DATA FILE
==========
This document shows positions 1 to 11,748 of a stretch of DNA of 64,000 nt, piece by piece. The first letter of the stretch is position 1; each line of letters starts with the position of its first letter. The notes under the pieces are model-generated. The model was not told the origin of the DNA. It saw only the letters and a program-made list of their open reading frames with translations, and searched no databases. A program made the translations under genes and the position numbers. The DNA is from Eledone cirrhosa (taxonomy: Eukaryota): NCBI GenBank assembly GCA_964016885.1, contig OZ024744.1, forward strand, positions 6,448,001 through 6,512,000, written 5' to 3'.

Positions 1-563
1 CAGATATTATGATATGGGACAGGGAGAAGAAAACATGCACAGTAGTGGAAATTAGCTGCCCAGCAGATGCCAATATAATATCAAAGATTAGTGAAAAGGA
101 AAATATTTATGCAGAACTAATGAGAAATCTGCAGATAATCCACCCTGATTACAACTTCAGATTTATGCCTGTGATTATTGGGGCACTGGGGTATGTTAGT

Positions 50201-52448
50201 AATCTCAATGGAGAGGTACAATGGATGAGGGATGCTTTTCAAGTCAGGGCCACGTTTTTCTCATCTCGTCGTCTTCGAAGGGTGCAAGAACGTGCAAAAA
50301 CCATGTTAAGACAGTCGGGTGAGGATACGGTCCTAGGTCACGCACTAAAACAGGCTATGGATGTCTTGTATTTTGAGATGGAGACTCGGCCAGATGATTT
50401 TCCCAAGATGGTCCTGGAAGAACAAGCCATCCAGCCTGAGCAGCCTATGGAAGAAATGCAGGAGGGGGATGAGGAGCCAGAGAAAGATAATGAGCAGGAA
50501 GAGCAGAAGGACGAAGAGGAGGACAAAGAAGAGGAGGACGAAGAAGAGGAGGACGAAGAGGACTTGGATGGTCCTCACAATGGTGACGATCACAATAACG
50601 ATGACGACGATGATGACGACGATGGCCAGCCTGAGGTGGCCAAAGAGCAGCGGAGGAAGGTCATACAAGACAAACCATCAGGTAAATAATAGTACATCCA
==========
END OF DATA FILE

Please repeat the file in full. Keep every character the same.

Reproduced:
This document shows positions 1 to 11,748 of a stretch of DNA of 64,000 nt, piece by piece. The first letter of the stretch is position 1; each line of letters starts with the position of its first letter. The notes under the pieces are model-generated. The model was not told the origin of the DNA. It saw only the letters and a program-made list of their open reading frames with translations, and searched no databases. A program made the translations under genes and the position numbers. The DNA is from Eledone cirrhosa (taxonomy: Eukaryota): NCBI GenBank assembly GCA_964016885.1, contig OZ024744.1, forward strand, positions 6,448,001 through 6,512,000, written 5' to 3'.

Positions 1-563
1 CAGATATTATGATATGGGACAGGGAGAAGAAAACATGCACAGTAGTGGAAATTAGCTGCCCAGCAGATGCCAATATAATATCAAAGATTAGTGAAAAGGA
101 AAATATTTATGCAGAACTAATGAGAAATCTGCAGATAATCCACCCTGATTACAACTTCAGATTTATGCCTGTGATTATTGGGGCACTGGGGTATGTTAGT

Positions 50201-52448
50201 AATCTCAATGGAGAGGTACAATGGATGAGGGATGCTTTTCAAGTCAGGGCCACGTTTTTCTCATCTCGTCGTCTTCGAAGGGTGCAAGAACGTGCAAAAA
50301 CCATGTTAAGACAGTCGGGTGAGGATACGGTCCTAGGTCACGCACTAAAACAGGCTATGGATGTCTTGTATTTTGAGATGGAGACTCGGCCAGATGATTT
50401 TCCCAAGATGGTCCTGGAAGAACAAGCCATCCAGCCTGAGCAGCCTATGGAAGAAATGCAGGAGGGGGATGAGGAGCCAGAGAAAGATAATGAGCAGGAA
50501 GAGCAGAAGGACGAAGAGGAGGACAAAGAAGAGGAGGACGAAGAAGAGGAGGACGAAGAGGACTTGGATGGTCCTCACAATGGTGACGATCACAATAACG
50601 ATGACGACGATGATGACGACGATGGCCAGCCTGAGGTGGCCAAAGAGCAGCGGAGGAAGGTCATACAAGACAAACCATCAGGTAAATAATAGTACATCCA